Now, at this point you are probably expecting me to call for the young people of today to put away their cycling helmets and their high-visibility safety vests and get a bloody move on. But I'm afraid there's absolutely no point. Because it's impossible.

It's not health and safety that's slowing them down. Young men are not programmed to tip-toe when they can tombstone. And nor is it those young role models on MTV or whatever it's called these days. If youngsters really were listening to what that lot had to say, they'd all be out in the garden, rearing pigs for market and weeding the veg patch. And they're not.

It's not the government's relentless war on speed either, or Jonathan Porridge running about telling everyone that the ice cap is melting, because of course, we now know that this year, the volume of polar ice has increased dramatically.

No. The real reason that kids in music videos - and in the real world - don't really drive fast any more is that, with petrol at £6 a gallon, it's simply too expensive.

And it's not just kids either. Formula One drivers go slowly - they say - to preserve their tyres. But this is nonsense. It's because Vodafone can't afford the fuel bills. The producer of TopGear recently took a supercharged Range Rover to the Alps so he could spend a week falling over and came back bankrupted by the V8's thirst.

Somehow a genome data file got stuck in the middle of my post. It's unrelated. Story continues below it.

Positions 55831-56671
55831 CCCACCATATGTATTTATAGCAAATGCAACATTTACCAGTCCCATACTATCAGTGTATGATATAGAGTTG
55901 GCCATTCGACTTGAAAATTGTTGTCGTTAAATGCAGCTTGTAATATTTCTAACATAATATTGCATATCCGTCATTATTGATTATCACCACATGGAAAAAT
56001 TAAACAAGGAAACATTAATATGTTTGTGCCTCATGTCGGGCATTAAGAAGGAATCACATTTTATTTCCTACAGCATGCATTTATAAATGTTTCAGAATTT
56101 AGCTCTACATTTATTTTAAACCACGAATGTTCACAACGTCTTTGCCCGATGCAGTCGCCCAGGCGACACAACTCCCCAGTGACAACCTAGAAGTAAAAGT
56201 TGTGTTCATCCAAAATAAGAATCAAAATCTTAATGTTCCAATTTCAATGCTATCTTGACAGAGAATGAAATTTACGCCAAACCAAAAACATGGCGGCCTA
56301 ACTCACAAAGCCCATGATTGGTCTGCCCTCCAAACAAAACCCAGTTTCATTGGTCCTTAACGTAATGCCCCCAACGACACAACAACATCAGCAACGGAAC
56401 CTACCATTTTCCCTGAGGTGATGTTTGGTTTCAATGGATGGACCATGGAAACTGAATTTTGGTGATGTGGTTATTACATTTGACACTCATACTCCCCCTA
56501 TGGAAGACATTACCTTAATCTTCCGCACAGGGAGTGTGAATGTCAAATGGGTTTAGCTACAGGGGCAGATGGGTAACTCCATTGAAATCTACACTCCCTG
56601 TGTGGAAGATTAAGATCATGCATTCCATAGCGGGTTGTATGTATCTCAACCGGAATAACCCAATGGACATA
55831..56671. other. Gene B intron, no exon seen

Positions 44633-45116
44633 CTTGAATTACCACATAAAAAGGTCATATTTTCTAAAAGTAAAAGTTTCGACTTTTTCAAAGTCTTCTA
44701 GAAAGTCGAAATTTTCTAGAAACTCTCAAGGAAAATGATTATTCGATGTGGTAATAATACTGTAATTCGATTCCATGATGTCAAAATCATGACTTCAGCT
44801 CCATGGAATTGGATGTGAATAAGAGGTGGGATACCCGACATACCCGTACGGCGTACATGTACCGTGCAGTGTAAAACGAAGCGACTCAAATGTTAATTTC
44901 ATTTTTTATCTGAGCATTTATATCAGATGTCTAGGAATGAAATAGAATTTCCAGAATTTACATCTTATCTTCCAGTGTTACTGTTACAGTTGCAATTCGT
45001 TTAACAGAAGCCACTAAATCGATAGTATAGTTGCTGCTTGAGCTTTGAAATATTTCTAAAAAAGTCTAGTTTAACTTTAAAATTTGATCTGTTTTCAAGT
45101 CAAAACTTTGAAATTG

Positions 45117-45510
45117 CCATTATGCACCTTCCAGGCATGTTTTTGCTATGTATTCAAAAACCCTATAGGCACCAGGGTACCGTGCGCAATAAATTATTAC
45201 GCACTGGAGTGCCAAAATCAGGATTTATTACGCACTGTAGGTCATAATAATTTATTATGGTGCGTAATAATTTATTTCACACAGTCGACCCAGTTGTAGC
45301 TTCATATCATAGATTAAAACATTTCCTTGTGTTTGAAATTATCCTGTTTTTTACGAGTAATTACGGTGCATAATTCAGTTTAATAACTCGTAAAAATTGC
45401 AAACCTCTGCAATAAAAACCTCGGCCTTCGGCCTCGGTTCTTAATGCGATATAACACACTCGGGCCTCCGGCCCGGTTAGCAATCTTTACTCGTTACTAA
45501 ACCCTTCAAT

I know enough about the economy to know that there is such a thing as inflation, but the fact is this - inflation is not the only reason why it used to cost £3 to fill the tank of my car, and now it costs £120. Going to London and back at a lick in the Mercedes, sets me back around £50. Out of taxed income, that's £100. That's £500 a week. And that's £25,000 a year. Which is more than the average national wage.

The first time I was stopped by the police for speeding, I was so embarrassed it had only been 88mph that I told my mates it was 118

This, then, is why kids are driving slowly. Because although they now get their music for free, you can't download spot cream, or vodka, and there simply isn't enough left over to burn a gallon simply pulling away from the lights.

I suppose, if I'm honest, it's not just kids either. The same applies to pensioners and families. Everyone really, except Elton John. Driving fast is no longer a rite of passage. It's a luxury only a very few can afford, and I think it's time car makers responded to this.